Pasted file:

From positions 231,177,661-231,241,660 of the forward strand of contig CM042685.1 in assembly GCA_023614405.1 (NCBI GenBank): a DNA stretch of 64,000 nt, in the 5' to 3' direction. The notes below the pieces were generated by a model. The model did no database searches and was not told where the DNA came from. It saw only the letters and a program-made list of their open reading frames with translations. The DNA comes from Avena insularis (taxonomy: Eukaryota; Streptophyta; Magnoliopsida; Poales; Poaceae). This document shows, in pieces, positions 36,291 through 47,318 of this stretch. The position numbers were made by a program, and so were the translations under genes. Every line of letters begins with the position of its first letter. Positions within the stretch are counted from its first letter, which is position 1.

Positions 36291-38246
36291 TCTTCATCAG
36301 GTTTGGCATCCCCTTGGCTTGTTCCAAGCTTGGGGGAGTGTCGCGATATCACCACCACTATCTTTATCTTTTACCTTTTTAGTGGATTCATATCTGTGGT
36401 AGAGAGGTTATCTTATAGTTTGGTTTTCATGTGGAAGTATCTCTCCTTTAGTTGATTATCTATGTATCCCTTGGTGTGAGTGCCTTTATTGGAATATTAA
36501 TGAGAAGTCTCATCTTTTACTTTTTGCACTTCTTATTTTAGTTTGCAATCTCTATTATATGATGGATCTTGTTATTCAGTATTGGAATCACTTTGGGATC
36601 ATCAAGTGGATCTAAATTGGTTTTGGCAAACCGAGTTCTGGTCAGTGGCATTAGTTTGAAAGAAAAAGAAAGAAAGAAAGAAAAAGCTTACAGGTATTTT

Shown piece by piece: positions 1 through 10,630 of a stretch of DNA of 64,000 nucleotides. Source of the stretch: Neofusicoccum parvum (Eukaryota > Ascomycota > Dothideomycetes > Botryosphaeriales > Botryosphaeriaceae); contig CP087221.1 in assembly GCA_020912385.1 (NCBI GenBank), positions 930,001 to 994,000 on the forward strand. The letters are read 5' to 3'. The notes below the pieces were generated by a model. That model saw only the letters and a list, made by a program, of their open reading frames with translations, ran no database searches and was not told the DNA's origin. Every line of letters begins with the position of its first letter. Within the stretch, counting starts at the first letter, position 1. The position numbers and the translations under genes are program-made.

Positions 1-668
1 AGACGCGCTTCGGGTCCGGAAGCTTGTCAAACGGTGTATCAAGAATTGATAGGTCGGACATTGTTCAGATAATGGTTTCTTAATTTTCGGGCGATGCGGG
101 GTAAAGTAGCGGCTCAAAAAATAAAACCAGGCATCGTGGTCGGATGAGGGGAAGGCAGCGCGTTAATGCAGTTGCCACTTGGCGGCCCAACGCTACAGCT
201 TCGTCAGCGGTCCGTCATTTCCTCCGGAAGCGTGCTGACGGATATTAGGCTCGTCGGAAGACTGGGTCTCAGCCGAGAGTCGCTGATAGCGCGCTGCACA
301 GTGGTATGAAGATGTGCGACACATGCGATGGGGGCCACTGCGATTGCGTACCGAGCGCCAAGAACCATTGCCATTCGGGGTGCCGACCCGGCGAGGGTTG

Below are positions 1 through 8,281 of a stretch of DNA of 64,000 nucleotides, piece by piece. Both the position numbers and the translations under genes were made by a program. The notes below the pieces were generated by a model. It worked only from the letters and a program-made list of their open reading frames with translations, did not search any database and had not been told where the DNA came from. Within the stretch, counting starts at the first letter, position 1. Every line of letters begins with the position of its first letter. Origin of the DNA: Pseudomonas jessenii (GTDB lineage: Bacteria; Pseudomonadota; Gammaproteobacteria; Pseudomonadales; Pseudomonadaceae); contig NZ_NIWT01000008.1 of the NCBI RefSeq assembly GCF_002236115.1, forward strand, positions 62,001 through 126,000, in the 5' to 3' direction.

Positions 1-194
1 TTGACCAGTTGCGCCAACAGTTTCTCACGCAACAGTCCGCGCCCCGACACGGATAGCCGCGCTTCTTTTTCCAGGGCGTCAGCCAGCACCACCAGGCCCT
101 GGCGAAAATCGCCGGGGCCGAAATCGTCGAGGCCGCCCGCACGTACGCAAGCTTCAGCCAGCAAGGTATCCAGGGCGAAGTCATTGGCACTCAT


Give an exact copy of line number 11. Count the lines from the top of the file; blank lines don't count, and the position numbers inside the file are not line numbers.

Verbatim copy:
101 GTAAAGTAGCGGCTCAAAAAATAAAACCAGGCATCGTGGTCGGATGAGGGGAAGGCAGCGCGTTAATGCAGTTGCCACTTGGCGGCCCAACGCTACAGCT